while their respect was enforced through their dread of my troopers. Nevertheless, when I was ordered home from Fort Sumner, they all mounted their horses and rode with us for two hours, and appeared quite sorry at our departure. This would seem to express some sense of gratitude, and so I imagined it, until subsequent intelligence disclosed the fact that they were never more elated.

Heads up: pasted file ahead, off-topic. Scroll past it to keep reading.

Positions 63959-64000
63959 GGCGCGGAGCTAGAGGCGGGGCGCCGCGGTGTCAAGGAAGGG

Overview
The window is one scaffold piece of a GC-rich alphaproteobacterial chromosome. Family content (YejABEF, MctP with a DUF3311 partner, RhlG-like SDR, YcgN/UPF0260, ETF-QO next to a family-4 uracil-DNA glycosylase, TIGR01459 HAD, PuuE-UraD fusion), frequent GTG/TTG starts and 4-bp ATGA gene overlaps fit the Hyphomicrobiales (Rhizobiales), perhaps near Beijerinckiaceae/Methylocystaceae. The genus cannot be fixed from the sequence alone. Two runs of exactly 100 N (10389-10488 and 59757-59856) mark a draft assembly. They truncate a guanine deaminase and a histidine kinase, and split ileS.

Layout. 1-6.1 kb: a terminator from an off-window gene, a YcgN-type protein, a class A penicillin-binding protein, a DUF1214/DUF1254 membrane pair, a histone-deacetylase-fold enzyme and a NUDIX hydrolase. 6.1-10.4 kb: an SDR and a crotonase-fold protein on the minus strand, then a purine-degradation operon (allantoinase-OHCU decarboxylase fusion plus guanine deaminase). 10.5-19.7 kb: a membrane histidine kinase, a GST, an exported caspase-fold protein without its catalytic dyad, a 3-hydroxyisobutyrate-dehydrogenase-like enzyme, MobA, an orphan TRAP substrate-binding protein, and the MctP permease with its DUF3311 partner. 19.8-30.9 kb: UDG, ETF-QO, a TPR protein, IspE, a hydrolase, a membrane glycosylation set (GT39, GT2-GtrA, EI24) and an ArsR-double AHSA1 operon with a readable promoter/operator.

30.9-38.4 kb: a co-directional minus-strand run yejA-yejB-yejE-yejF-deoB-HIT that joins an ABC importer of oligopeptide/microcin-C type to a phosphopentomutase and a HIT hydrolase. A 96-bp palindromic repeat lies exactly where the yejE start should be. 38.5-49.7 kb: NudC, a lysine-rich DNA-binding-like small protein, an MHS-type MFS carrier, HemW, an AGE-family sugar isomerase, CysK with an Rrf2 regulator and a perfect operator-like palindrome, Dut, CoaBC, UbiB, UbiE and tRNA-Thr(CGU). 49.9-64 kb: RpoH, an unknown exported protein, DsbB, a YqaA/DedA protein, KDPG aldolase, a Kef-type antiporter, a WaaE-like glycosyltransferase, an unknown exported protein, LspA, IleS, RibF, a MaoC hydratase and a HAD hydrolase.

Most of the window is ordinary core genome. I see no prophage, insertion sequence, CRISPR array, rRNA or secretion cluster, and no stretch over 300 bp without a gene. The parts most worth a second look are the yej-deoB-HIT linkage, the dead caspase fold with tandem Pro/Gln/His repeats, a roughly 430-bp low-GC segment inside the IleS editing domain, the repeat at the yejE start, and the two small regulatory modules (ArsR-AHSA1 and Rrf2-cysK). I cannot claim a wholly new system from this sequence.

From the time of their last conflict with the Navajoes, in which ninety of the latter were slain outright, within fifteen miles of the Reservation, where their dead bodies were seen by the other Navajoes under our charge, the two people had never lived comfortably together. Their camps were located four miles apart, but little feuds and disputes were constantly arising which occupied much of my time to arrange. At length the matter became unbearable to the Apaches, who were outnumbered nine to one, and they applied to Gen. Carleton to be placed on a separate Reservation. This was refused, and they resolved to leave by the first good opportunity. The only bar to this was the presence of my company, of which they entertained a most salutary dread, although constantly receiving little presents and kind treatment from all the men. The Apaches had frequently witnessed their target practice with carbine and pistol, in both of which arms they had acquired wonderful perfection, and they were also struck with the easy and bold riding of my troopers. Gian-nah-tah, being angry one day, told Capt. Updegraff, who had denied them a favor he had no right to grant—"You think we care for you and your men; not a bit of it, we are only restrained by those Californians." When they saw those Californians depart, they were actually delighted, and in less than two months afterward, the great body of them decamped to parts unknown.